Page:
93. What happens? When you advertise, people just do not come, or they come and then they start looking at the housing market in Cambridge?
  (Mr Day) People frequently want to come to us, because they generally speaking think Addenbrooke's is a good place to work at. When they come for interview and start to look around, you can see the look of disappointment that comes across their faces as they realise they are either going to have extreme difficulty or they are just not going to be able to afford to come, and therefore they will either decline at the time or they may accept and fail to take up appointments. This depends on the staff groups. The position varies tremendously across the whole spectrum of people that we are dealing with. It is a totally different situation if you are talking about some professional classes at the higher end of the spectrum as opposed to nurses or indeed ancillary workers.

  94. Is Addenbrooke's starting to do things at Addenbrooke's that could be done in other parts of the country rather than at Addenbrooke's?
  (Mr Day) I find it hard to think that we are doing things that it is not appropriate for us to be doing in Cambridge. Clearly, there is some scope amongst specialist services for those to be provided elsewhere, but then those services can only be provided where the expertise is, and a lot of our expertise in specialist areas is associated with our close relationship with the University of Cambridge. It is not something that can be simply shifted all round the country. Also, an awful lot of this work we are talking about is work for our local population, because as well as being a specialist centre, we do provide the vast majority of the district general hospital services for Cambridge and the surrounding area.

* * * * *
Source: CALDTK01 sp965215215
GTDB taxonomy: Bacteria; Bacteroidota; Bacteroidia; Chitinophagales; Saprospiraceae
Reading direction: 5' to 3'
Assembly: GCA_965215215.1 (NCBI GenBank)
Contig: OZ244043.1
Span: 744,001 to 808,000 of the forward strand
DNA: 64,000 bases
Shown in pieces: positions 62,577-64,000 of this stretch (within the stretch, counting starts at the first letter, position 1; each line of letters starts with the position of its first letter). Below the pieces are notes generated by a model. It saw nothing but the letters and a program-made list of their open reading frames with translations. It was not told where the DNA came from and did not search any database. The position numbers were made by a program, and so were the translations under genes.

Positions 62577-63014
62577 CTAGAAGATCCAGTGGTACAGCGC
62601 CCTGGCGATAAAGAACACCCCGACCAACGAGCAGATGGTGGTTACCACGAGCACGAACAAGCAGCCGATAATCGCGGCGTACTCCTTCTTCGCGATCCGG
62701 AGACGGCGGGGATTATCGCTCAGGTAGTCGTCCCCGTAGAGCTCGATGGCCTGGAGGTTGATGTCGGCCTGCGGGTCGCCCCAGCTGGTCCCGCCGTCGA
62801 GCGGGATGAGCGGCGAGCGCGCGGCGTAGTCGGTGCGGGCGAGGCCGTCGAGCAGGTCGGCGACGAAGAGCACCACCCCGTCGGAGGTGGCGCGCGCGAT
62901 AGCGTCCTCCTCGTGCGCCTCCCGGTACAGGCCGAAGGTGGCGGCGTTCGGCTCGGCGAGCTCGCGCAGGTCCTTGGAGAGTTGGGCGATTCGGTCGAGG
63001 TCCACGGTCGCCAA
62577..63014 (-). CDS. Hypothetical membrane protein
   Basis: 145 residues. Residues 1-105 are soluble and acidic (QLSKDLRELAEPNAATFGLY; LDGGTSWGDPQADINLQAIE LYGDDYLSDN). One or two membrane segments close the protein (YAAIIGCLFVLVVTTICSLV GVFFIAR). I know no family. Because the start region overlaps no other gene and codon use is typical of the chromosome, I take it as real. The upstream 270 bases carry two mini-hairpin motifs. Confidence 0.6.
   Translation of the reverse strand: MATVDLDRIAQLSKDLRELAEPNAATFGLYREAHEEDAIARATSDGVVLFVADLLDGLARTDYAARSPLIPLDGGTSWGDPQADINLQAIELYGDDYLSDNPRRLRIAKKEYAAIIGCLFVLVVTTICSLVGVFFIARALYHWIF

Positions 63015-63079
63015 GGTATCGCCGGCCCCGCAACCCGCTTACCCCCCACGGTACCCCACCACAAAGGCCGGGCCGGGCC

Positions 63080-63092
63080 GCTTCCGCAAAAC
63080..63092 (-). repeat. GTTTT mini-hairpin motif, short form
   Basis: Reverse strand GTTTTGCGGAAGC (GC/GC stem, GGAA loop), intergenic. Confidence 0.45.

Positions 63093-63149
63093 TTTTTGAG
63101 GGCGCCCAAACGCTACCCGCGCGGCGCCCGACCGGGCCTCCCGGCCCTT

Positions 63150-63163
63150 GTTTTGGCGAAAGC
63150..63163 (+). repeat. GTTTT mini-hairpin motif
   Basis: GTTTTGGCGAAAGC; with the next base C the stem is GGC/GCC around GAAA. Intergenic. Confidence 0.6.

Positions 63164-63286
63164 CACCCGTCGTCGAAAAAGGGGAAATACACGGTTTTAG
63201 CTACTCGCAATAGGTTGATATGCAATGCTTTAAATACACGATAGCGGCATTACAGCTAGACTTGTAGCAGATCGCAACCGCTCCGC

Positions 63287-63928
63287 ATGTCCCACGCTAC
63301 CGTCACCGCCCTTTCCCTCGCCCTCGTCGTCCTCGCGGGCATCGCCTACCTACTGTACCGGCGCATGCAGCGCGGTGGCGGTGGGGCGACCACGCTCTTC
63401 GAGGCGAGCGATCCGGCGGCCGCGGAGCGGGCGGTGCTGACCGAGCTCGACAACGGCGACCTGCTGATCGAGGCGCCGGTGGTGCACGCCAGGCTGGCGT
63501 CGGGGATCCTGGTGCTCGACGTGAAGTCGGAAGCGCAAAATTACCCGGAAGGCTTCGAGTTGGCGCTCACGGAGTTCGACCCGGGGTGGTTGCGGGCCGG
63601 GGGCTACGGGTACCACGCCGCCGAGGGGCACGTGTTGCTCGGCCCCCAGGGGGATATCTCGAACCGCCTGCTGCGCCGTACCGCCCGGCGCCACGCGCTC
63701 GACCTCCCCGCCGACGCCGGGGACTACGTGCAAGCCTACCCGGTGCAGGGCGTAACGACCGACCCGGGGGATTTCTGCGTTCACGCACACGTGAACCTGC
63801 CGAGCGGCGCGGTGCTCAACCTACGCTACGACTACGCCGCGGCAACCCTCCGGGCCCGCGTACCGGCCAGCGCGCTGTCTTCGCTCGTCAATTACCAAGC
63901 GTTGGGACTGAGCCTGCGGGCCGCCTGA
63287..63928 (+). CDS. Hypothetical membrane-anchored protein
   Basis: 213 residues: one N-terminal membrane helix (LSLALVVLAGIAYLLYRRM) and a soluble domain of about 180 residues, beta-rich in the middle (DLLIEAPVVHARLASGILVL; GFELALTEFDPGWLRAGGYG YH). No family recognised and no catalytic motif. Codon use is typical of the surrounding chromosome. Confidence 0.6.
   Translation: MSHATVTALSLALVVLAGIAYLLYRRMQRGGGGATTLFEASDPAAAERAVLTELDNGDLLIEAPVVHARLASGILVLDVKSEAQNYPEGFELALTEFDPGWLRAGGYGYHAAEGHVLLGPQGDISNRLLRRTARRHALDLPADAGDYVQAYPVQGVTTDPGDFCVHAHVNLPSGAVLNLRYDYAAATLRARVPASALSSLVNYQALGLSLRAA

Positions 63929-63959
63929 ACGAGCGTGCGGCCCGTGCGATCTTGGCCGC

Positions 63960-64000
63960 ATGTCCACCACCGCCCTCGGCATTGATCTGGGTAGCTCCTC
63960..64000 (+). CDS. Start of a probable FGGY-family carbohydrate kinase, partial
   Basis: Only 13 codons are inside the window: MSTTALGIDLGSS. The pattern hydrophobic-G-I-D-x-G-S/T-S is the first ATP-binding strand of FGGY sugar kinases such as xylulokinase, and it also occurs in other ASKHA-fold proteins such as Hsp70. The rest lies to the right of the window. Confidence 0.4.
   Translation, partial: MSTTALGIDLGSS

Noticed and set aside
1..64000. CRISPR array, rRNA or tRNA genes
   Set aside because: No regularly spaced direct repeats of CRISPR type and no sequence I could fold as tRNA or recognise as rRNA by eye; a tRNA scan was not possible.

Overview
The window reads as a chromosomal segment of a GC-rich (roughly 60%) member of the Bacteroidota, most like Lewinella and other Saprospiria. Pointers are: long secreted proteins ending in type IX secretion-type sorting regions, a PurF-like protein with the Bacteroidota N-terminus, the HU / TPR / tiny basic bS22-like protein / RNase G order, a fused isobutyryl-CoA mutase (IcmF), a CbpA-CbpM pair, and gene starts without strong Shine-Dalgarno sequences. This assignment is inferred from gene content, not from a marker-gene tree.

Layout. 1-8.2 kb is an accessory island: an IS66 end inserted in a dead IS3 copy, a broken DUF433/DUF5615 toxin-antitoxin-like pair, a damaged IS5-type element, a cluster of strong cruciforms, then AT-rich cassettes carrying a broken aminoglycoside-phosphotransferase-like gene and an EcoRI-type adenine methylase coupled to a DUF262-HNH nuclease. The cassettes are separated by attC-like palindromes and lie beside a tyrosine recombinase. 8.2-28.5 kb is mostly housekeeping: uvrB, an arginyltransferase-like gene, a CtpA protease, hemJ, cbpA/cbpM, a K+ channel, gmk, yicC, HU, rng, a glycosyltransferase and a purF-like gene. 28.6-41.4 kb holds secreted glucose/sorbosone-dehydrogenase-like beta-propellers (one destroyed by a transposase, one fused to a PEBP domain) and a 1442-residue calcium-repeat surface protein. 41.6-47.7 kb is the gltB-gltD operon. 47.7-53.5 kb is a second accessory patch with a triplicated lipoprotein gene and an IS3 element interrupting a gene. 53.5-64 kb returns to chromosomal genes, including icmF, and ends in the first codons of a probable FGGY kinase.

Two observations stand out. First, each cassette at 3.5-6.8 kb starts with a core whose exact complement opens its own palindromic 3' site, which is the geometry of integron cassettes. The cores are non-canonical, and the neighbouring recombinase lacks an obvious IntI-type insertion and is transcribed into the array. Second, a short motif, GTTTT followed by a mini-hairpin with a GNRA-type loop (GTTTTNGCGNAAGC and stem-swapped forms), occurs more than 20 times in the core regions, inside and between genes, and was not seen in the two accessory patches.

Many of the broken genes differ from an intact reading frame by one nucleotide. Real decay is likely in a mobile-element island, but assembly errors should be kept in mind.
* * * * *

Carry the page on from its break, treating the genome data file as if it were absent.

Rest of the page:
95. If you were allowed to pay your nurses more than the national scales, would that not simply push the housing market up even further? It would not solve the problem at all.
  (Mr Day) Indeed so, and I would not hold that out to you as being the sole answer. Also, I would say nurses are an extremely mobile element of the work force, and they will simply move around depending on where the opportunities and advantages are. It is very easy to get into a game of tag or catch-up, where we pay a little bit more, people come to Cambridge, somebody else then of course suffers from that, and then they up the rates a little and more people move away. It is not a permanent solution by a very long chalk.

Dr Pugh

  96. The ultimate test, it seems to me, of key worker problems is the unfilled vacancies, and not just unfilled vacancies but unfilled vacancies that are particular to the public sector. Have you collected any comparative data on how unfilled vacancies compare with the public sector as opposed to the private sector?